After 40 years of waiting, a local Plant City festival volunteer will be seeing Engelbert Humperdinck live in concert on the Wish Farms Soundstage.
When acts come to the Florida Strawberry Festival each year they always bring show stopping performances to the community. This year, one performer will inadvertently bring a local resident’s dream full circle.
Nora McClendon has been a fan of Engelbert Humperdinck for decades. Nearly 40 years ago she won a radio contest and received backstage passes to see him in concert when he came to Lakeland. It was a day she’s remembered ever since. Humperdinck signed her program and took a photo with her, ensuring she would be a fan for life.
Decades may have passed, but McClendon’s love for Humperdinck never wavered. Months ago, as she was cleaning out a closet, she stumbled upon her signed program and photos, flashing her back to that fateful evening. Days later, she read he would perform at the 2018 Florida Strawberry Festival. The concert is set nearly 40 years to the day of her first meeting and she has front row tickets to relive the experience all over again.
“It just seems weird that 40 years after the fact he’s coming to where I am and I have tickets,” McClendon said. “I love the festival. My friends and I volunteer there and sometimes I’m there eight out of the 11 days it’s open. It was part of my life growing up and I just love the small-town atmosphere.”
She plans on bringing her old program and picture with her to the concert, hoping he’ll see it and will take another photo with her all these years later. Her friends are attending the concert with her and she has family coming in just for the yearly festival.
McClendon has spent her life helping others. After graduating from nursing school she worked at hospitals with geriatric patients. She said she loved every second of it. Eventually, McClendon took a job with the Hillsborough County School System and was a nurse at Plant City High School. The change nearly made her “lose her mind,” but she soon developed a love for the kids coming through her door.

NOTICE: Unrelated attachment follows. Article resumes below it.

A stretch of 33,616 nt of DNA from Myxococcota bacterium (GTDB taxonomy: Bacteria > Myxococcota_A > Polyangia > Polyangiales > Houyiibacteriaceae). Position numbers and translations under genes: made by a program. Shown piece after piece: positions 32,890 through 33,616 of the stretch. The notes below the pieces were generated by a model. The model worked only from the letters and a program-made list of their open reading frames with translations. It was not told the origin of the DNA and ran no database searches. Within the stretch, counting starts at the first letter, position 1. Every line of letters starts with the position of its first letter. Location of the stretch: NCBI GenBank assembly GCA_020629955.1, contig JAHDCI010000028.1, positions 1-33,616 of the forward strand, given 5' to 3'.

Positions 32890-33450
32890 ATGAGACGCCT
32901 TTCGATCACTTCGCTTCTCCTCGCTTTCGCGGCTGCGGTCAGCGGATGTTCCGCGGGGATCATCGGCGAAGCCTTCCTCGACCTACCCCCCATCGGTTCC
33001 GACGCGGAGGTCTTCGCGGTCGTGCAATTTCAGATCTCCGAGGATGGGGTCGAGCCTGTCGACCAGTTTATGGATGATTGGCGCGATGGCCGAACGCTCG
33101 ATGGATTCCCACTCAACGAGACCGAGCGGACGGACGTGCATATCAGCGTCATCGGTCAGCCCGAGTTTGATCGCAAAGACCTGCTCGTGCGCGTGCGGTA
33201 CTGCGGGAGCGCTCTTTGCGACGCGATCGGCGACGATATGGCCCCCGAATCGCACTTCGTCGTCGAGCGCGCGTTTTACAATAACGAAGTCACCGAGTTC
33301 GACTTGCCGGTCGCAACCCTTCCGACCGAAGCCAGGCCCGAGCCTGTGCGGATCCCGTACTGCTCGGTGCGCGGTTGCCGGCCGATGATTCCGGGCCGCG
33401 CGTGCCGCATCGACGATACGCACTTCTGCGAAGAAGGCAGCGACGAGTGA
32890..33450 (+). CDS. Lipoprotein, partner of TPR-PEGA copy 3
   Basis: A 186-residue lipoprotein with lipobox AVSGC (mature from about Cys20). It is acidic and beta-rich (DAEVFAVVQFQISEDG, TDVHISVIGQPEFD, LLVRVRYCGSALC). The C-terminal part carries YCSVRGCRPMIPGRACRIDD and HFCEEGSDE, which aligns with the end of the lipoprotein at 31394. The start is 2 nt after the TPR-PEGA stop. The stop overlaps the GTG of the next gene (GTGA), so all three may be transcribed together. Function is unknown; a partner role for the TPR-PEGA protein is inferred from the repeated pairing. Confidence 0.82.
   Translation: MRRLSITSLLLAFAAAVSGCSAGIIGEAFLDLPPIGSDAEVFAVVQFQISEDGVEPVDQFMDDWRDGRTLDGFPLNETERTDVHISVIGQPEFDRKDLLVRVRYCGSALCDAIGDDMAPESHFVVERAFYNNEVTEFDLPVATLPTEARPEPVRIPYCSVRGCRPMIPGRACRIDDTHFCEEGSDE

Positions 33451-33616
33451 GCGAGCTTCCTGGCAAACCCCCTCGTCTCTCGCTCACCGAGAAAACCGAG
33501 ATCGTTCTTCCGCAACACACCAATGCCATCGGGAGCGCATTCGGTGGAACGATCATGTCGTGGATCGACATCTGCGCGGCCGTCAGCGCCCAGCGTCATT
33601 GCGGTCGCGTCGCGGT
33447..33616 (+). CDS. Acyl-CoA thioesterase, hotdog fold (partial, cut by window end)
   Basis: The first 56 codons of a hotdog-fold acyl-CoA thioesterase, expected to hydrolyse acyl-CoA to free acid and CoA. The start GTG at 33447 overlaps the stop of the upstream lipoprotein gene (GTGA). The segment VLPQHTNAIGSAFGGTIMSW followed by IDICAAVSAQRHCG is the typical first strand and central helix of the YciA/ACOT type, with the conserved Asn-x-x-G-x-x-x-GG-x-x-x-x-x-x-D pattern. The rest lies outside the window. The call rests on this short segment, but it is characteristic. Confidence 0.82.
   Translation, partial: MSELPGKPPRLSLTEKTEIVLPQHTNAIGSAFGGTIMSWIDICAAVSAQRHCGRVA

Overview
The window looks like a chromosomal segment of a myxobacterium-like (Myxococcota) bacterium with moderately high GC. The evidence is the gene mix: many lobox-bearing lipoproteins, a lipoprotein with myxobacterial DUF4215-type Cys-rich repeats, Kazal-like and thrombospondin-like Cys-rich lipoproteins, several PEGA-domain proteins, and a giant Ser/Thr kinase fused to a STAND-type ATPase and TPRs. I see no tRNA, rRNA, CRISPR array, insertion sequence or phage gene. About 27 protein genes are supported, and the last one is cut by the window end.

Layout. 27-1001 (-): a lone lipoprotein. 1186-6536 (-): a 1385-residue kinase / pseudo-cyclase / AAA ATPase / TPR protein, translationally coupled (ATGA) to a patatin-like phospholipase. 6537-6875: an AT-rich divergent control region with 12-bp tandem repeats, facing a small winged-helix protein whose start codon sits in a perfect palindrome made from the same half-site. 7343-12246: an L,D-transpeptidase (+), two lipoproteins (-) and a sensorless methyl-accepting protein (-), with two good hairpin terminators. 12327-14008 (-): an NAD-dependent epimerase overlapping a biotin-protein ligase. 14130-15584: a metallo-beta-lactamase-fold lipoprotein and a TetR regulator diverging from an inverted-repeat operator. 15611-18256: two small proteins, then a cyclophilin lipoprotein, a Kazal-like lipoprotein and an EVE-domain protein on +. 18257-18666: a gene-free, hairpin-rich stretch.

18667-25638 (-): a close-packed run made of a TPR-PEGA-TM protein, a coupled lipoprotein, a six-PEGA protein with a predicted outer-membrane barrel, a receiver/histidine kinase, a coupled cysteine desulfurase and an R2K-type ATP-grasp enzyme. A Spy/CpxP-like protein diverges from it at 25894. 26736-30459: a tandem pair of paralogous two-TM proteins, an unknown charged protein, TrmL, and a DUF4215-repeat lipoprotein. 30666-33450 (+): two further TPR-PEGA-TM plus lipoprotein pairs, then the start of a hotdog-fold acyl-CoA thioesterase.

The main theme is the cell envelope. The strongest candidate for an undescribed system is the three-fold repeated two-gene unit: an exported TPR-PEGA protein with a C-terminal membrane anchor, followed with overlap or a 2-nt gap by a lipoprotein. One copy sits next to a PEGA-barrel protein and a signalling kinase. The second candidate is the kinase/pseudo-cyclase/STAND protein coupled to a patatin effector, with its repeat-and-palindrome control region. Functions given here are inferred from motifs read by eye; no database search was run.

She was firm but fair and those who genuinely needed assistance would find it within her door. One student struck a particular chord with McClendon. He was part of the Best Buddy program at the school and had a difficult home life, but always managed to brighten her day. Over the years she learned all about him, including that he loved Josh Turner’s song “Long Black Train.”
When she found out Turner was coming to the festival she sent word to his Buddy and bought tickets for them to go. When a community member found out, they bought a ticket for McClendon to tag along as well.
“He knew every word,” she said. “He has a lot of gusto, but no talent. He just sang at the top of his lungs. It was a great experience.”
McClendon is heavily involved in the community. She is on the Planters Reunite Committee, volunteers at her church New Hope @ The Cornerstone and now works at Haught Funeral Home, though she admits she refuses to ever go into the back room. She jokingly said she’s gone full circle in her career, from geriatrics to pediatrics to a funeral home.
Despite her hectic schedule she never misses the festival, even taking off occasionally to work the information booth at the event. The parade, which was her mother’s favorite event, is on McClendon’s birthday this year and she said she’s looking forward to having such an exciting year at the festival. The highlight, though, will undoubtedly be listening to Humperdinck live once again.
“I haven’t seen him since that concert all those years ago,” McClendon said. “‘After the Lovin’ was one of the big songs at the time. He was very nice to look at then. I hope he still is. I guess I’ll find out soon.”